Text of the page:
Years and years later, there he was, already on the other side of the initial stages of a disease that wouldn't kill him but instead would hasten his death within two years, watching the work of someone from another culture and it spoke to him.  Maybe the colors.  Maybe the movements.  He wasn't a guy to analyze stories or his enjoyment of them.  When the cowboys farted in Blazing Saddles, he responded with laughter.  That was the level on which he approached media. So I don't know why Spirited Away kept him awake and pleased when so many other good movies, even ones he enjoyed, rocked him gently to sleep, but it doesn't matter.  As much as I'd been enjoying Spirited Away up to that point, seeing his face like that, that pure enjoyment of something for its own sake, was enough to bond me with Miyazaki forever.  I still feel I owe him a big thank you for giving my father and me one more moment like that in a life full of little moments and memories.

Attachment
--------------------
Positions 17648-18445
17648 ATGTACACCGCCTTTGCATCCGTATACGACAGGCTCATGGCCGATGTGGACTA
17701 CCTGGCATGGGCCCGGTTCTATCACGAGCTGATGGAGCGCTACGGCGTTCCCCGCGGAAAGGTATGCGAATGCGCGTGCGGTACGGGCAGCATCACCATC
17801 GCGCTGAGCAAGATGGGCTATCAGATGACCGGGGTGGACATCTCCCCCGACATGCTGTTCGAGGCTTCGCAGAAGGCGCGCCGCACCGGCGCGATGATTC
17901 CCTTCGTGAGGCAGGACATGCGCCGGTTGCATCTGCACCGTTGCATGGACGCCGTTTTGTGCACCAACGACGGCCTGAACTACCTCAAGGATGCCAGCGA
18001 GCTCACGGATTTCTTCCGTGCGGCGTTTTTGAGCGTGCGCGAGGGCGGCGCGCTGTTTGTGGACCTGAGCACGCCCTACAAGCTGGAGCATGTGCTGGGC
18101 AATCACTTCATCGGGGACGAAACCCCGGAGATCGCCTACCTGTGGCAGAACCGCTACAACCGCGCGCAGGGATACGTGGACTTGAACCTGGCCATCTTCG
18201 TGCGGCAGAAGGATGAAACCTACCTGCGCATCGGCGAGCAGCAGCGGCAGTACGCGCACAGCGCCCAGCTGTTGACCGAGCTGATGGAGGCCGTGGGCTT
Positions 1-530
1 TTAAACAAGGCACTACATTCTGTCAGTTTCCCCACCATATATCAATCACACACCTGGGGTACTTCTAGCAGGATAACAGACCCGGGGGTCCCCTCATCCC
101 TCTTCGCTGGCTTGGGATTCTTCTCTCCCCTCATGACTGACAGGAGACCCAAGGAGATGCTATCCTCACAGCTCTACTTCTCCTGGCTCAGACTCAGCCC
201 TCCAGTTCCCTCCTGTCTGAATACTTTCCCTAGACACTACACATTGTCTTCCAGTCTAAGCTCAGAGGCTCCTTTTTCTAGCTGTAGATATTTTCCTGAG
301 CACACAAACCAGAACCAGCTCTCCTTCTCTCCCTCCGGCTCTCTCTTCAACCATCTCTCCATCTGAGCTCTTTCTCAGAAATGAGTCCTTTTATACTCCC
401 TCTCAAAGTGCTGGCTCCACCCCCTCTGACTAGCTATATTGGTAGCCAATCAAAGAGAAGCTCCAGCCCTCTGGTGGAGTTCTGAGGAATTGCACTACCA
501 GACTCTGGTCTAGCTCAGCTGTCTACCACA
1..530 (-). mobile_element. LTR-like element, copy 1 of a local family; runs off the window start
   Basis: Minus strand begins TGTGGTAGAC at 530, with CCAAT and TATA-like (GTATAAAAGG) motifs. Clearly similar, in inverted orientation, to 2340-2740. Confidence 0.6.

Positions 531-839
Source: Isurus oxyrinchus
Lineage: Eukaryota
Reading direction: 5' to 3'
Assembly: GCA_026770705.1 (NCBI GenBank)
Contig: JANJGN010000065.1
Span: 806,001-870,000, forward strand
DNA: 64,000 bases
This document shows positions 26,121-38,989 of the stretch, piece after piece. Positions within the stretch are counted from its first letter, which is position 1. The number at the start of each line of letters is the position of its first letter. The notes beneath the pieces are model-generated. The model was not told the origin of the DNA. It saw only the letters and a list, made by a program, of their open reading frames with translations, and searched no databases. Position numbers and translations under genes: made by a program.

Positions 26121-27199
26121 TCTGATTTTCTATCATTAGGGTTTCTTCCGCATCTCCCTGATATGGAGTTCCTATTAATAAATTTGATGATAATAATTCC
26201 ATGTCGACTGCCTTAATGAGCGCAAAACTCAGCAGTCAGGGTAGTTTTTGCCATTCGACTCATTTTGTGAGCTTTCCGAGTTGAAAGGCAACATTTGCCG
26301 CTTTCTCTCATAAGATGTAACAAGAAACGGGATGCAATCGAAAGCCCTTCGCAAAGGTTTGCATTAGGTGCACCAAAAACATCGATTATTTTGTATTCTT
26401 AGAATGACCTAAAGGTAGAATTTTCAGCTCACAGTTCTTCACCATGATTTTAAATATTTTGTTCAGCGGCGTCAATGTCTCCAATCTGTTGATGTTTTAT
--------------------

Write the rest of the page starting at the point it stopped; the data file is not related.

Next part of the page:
There's a lifetime achievement award from me to Hayao Miyazaki.

Thursday, August 28, 2014

Japan's economy stalls as incomes, spending languish

Japan's economy stalls as incomes, spending languish

Did the government here really think at any time people were spending less and hurting the economy because they were hoping things they wanted to buy would cost less later on due to deflation?  I want someone to tell me if that truly is the case, as this article states.  I have this suspicion people have been spending less and saving more because they're simply tight with their money, planning for retirement, insecure in their jobs, worried about unemployment or economic hardship or generally pessimistic about Japan's future.  Or in some cases, they work such long hours they don't have time for recreational spending and simply limit themselves to necessities like rent, utilities and food.